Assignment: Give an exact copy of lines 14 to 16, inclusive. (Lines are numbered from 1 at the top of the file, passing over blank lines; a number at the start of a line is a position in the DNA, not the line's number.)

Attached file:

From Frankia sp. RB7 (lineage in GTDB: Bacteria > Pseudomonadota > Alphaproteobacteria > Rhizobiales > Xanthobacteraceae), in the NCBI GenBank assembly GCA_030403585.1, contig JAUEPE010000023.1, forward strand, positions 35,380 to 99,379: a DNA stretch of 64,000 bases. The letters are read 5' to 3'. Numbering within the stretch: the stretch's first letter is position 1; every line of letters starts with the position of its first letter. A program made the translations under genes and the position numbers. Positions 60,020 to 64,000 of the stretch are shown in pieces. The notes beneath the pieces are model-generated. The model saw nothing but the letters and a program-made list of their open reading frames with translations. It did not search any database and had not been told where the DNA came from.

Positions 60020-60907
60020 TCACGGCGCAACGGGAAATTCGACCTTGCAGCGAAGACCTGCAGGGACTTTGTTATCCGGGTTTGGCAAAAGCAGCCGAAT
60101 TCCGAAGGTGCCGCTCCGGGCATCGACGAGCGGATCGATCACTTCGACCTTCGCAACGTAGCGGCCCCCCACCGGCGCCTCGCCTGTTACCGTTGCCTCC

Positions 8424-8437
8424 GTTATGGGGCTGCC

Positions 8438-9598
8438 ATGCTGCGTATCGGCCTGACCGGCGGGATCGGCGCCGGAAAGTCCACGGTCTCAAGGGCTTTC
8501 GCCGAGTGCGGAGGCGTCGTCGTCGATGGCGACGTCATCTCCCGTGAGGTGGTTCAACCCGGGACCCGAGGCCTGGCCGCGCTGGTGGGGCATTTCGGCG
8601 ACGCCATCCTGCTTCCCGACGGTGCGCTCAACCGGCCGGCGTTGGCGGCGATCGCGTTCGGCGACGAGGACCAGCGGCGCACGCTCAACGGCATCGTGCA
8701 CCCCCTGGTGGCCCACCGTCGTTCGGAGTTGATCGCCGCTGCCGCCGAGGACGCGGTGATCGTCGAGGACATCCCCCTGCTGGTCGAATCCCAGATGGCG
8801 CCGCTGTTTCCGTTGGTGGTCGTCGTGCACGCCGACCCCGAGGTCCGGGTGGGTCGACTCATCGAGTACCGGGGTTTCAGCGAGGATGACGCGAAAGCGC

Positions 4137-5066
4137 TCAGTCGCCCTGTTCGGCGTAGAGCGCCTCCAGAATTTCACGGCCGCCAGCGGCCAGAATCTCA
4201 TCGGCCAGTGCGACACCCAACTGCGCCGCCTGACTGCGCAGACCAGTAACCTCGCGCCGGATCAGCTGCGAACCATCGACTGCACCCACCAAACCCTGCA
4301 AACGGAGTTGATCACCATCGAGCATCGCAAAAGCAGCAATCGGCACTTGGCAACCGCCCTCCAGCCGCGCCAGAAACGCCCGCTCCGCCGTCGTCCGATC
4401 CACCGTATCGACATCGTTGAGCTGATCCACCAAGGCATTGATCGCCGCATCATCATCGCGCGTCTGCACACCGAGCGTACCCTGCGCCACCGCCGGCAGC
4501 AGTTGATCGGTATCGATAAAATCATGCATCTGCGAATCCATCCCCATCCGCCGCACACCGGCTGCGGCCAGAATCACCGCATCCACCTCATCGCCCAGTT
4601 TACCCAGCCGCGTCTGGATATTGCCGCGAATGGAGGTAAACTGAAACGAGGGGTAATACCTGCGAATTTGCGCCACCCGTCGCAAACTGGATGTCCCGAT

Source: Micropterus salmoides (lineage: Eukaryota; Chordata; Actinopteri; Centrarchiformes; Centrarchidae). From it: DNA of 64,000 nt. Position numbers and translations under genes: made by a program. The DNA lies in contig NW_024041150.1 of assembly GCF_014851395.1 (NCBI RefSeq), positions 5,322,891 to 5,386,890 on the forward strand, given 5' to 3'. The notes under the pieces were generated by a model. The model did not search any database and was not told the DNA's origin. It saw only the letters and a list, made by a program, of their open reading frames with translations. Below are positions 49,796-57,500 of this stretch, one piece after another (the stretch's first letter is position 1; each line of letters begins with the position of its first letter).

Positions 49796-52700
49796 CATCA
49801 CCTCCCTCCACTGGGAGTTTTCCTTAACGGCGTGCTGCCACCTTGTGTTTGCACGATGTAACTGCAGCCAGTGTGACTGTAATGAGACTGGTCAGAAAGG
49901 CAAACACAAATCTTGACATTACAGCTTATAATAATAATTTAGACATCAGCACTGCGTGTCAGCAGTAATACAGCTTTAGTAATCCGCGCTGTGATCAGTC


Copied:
4137 TCAGTCGCCCTGTTCGGCGTAGAGCGCCTCCAGAATTTCACGGCCGCCAGCGGCCAGAATCTCA
4201 TCGGCCAGTGCGACACCCAACTGCGCCGCCTGACTGCGCAGACCAGTAACCTCGCGCCGGATCAGCTGCGAACCATCGACTGCACCCACCAAACCCTGCA
4301 AACGGAGTTGATCACCATCGAGCATCGCAAAAGCAGCAATCGGCACTTGGCAACCGCCCTCCAGCCGCGCCAGAAACGCCCGCTCCGCCGTCGTCCGATC